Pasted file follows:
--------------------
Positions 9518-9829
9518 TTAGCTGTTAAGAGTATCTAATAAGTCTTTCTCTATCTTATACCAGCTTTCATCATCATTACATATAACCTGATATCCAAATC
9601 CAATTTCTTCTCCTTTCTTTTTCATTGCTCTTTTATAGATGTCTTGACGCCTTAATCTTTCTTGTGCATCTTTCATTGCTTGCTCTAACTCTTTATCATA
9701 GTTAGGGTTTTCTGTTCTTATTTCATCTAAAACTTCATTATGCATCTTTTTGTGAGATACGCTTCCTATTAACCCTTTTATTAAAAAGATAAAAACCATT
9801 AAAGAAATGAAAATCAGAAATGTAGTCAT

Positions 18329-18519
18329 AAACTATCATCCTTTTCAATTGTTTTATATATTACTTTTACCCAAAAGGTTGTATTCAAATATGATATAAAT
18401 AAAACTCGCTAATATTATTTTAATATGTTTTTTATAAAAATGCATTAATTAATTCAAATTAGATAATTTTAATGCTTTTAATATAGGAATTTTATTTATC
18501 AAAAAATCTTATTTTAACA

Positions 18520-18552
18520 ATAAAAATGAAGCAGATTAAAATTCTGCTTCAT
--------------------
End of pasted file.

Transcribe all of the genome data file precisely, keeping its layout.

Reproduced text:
Positions 9518-9829
9518 TTAGCTGTTAAGAGTATCTAATAAGTCTTTCTCTATCTTATACCAGCTTTCATCATCATTACATATAACCTGATATCCAAATC
9601 CAATTTCTTCTCCTTTCTTTTTCATTGCTCTTTTATAGATGTCTTGACGCCTTAATCTTTCTTGTGCATCTTTCATTGCTTGCTCTAACTCTTTATCATA
9701 GTTAGGGTTTTCTGTTCTTATTTCATCTAAAACTTCATTATGCATCTTTTTGTGAGATACGCTTCCTATTAACCCTTTTATTAAAAAGATAAAAACCATT
9801 AAAGAAATGAAAATCAGAAATGTAGTCAT

Positions 18329-18519
18329 AAACTATCATCCTTTTCAATTGTTTTATATATTACTTTTACCCAAAAGGTTGTATTCAAATATGATATAAAT
18401 AAAACTCGCTAATATTATTTTAATATGTTTTTTATAAAAATGCATTAATTAATTCAAATTAGATAATTTTAATGCTTTTAATATAGGAATTTTATTTATC
18501 AAAAAATCTTATTTTAACA

Positions 18520-18552
18520 ATAAAAATGAAGCAGATTAAAATTCTGCTTCAT